Some readers of The Sunday Oregonian were likely surprised yesterday by the paper's
use of the word "shit"
in a quote from the subject of a front-page profile.
Not that we have any objection to using "shit" or any of George Carlin's "seven dirty words"
in the paper. But we are curious whenever "shit" makes a rare appearance in the daily paper and why editors in this case gave the OK.
Yesterday's A-1 centerpiece in The O quoted the reaction of Hillsboro police officer Jesus Rios-Calderon, who fatally shot a knife-wielding man after the man told him he had killed his wife, as "I was scared from the second he told me he killed his wife -- 'Oh, shit' is the only way to say it."
The last time we found The O using this word was a June 22, 2003 story in The Sunday Oregonian
about a charter boat disaster on the Oregon Coast. In that story the boat captain remembered his reaction to a huge wave as "Oh, shit. Oh, shit."
On Sunday evening, Therese Bottomly, a managing editor at the paper, wrote
that the use of "shit" is not done lightly. Her online column reflects the skittishness, because she managed to write about the word's use while never actually using it herself, instead referring it to as a "profanity," "expletive" and "that particular expression."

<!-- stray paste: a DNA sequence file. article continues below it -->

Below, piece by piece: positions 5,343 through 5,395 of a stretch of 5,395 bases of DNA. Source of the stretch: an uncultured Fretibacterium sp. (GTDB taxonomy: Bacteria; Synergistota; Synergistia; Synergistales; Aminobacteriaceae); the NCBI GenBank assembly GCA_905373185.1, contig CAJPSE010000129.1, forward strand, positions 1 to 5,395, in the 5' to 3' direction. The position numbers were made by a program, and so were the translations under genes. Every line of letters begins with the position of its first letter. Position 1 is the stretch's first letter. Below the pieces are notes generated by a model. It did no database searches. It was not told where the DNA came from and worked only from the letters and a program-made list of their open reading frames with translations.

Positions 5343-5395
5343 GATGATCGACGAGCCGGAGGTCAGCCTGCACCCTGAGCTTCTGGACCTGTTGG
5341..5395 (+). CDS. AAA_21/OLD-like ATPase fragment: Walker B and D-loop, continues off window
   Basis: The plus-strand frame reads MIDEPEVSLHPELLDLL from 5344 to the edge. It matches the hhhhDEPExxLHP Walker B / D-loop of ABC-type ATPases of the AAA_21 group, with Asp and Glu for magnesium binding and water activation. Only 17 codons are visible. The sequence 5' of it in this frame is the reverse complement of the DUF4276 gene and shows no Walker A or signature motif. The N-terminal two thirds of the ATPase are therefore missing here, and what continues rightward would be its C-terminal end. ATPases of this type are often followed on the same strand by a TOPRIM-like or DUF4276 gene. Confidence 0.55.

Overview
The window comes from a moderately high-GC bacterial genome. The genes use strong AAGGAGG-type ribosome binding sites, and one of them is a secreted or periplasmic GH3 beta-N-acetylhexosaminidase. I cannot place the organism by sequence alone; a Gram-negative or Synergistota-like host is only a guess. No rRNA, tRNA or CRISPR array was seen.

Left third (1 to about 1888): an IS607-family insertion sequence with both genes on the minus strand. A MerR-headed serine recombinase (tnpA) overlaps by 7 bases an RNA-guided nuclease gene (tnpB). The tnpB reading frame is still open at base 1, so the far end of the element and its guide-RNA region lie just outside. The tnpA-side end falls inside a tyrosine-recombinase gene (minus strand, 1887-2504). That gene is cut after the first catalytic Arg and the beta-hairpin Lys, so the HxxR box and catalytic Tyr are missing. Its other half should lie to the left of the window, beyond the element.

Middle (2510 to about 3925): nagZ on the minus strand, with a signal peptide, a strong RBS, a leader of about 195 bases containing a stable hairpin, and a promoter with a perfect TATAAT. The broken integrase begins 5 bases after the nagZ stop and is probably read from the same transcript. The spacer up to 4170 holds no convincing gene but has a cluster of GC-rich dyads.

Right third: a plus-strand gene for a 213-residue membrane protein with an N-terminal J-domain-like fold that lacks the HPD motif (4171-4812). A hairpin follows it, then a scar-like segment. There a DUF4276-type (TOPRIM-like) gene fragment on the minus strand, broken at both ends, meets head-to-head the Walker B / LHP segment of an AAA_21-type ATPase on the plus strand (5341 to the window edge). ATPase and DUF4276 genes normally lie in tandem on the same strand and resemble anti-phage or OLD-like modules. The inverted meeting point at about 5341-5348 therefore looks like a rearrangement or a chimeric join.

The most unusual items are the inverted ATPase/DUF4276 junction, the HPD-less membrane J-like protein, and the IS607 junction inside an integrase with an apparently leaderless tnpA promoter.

Bottomly writes that using the word required the approval of Editor Peter Bhatia.
"It seemed to me an acceptable, understandable and honest reaction by the officer," according to the quote Bhatia gave Bottomly for her blog. "The Oregonian typically sets itself apart from the rampant use of slang and profanity that permeates prime-time television and reality shows, seeing its pages as a refuge where civil discourse still reigns."
Bhatia emailed WW this morning to say that he'd seen two email complaints and that "there may be more on voice mail."
We're guessing he doesn't need our advice, but if he does he should tell them to stop being shitheads.
Meantime, watch Carlin, who would have made an outstanding news editor: